The Turing Test (TT) is criticised for various reasons, one being that it is limited to testing only human-like intelligence. We can read, for example, that ‘TT is testing humanity, not intelligence,’ (Fostel, 1993), that TT is ‘a test for human intelligence, not intelligence in general,’ (French, 1990), or that a perspective assumed by TT is parochial, arrogant and, generally, ‘massively anthropocentric’ (Hayes and Ford, 1996). This limitation presumably causes a basic inadequacy of TT, namely that it misses a wide range of intelligence by focusing on one possibility only, namely on human intelligence. The spirit of TT enforces making explanations of possible machine intelligence in terms of what is known about intelligence in humans, thus possible specificity of the computer intelligence is ruled out from the oælset.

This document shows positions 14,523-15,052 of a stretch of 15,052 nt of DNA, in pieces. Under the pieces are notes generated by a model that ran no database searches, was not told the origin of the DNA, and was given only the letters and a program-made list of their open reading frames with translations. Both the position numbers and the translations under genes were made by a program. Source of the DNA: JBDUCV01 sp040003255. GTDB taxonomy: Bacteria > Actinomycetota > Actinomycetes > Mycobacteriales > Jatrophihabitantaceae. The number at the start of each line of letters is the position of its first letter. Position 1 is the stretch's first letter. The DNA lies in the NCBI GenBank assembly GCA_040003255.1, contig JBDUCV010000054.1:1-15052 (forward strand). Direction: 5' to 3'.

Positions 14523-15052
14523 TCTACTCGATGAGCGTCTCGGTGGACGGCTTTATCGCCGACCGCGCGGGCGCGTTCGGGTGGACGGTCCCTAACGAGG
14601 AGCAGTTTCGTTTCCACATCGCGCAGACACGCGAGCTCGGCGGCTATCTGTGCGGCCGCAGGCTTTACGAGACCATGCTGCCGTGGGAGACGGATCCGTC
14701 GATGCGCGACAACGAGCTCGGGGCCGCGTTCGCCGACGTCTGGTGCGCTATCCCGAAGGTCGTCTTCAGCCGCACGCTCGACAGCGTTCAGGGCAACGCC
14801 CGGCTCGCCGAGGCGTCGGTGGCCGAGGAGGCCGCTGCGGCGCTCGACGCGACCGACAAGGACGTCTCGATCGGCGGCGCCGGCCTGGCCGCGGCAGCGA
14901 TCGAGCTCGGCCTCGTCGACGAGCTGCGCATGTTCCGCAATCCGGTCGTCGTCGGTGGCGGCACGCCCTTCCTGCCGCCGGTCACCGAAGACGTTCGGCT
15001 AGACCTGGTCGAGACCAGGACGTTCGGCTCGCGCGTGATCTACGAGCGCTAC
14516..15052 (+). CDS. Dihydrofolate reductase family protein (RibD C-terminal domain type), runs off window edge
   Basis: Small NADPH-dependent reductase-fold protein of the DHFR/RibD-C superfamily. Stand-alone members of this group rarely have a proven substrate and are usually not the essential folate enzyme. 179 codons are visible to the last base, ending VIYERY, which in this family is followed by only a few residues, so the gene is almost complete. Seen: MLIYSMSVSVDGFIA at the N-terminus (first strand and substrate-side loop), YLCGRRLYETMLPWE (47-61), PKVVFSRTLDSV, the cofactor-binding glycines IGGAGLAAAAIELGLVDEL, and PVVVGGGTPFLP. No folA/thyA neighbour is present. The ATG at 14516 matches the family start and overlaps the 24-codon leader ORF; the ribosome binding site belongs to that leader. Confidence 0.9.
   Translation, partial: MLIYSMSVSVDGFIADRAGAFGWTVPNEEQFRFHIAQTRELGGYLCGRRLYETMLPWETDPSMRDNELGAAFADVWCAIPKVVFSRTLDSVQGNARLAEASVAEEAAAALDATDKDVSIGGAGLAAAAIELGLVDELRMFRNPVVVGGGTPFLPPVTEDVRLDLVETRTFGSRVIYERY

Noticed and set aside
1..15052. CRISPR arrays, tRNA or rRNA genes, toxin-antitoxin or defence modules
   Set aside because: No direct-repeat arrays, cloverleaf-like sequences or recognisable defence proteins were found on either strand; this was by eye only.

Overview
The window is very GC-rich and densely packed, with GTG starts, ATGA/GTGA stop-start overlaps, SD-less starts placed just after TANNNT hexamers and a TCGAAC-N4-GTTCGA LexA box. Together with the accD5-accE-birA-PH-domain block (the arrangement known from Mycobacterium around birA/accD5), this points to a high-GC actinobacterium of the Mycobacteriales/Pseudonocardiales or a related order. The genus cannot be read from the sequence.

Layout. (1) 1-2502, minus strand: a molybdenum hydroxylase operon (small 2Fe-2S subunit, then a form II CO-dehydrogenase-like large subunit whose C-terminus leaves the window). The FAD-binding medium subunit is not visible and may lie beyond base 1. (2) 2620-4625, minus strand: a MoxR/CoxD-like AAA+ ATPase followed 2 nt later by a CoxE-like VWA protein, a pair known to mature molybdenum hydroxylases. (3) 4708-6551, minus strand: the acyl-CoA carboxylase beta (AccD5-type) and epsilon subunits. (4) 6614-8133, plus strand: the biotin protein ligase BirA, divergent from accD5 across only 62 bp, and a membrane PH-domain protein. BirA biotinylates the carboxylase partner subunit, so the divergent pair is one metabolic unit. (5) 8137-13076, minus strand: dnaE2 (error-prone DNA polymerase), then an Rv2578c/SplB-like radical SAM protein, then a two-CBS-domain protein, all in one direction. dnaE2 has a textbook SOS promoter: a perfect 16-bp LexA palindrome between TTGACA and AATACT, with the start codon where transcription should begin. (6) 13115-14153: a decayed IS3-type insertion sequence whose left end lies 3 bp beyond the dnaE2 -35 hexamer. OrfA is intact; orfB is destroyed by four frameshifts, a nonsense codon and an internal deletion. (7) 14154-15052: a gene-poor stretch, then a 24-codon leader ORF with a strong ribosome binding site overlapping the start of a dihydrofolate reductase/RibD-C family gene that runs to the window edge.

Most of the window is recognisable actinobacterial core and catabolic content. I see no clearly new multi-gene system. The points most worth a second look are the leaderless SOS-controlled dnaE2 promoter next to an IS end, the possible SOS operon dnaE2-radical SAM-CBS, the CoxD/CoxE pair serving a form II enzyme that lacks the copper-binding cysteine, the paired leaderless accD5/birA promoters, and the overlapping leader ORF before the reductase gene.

This approach causes ire in some interpreters of the test and leads them to desire to create a theory of intelligence in general, thereby overcoming the limitations imposed by merely human intelligence. At times it is an emotion-laden discussion that does not hesitate to impute chauvinism in those limiting themselves to human-type intelligence.1 This discussion is, by the way, not unlike the rhetoric used by some defenders of animal rights, who insist that an expression of superiority of men over animals is a token of speciesism, and ‘speciesism is just a moral mistake of the same sort as racism and sexism’.